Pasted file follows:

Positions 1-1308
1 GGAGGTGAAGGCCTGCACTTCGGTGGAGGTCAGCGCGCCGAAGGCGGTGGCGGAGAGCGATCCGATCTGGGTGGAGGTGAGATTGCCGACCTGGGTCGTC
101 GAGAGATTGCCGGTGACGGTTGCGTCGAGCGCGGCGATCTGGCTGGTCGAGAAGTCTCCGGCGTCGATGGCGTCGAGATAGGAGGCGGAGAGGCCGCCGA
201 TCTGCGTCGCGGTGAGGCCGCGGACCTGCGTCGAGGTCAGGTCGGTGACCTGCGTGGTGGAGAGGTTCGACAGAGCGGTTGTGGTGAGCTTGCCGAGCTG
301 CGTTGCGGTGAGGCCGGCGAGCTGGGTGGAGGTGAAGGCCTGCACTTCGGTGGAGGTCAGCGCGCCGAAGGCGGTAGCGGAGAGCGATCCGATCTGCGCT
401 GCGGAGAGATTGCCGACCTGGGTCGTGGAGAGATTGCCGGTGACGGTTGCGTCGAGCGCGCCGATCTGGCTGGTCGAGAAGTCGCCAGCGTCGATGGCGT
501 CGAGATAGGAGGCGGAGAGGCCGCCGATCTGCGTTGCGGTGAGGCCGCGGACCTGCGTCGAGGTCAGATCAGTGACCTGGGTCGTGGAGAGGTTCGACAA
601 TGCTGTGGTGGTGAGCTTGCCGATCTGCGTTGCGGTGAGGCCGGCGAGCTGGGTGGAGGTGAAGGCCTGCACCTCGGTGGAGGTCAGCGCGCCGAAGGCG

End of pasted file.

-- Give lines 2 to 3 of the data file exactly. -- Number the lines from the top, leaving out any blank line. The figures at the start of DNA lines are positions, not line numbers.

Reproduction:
1 GGAGGTGAAGGCCTGCACTTCGGTGGAGGTCAGCGCGCCGAAGGCGGTGGCGGAGAGCGATCCGATCTGGGTGGAGGTGAGATTGCCGACCTGGGTCGTC
101 GAGAGATTGCCGGTGACGGTTGCGTCGAGCGCGGCGATCTGGCTGGTCGAGAAGTCTCCGGCGTCGATGGCGTCGAGATAGGAGGCGGAGAGGCCGCCGA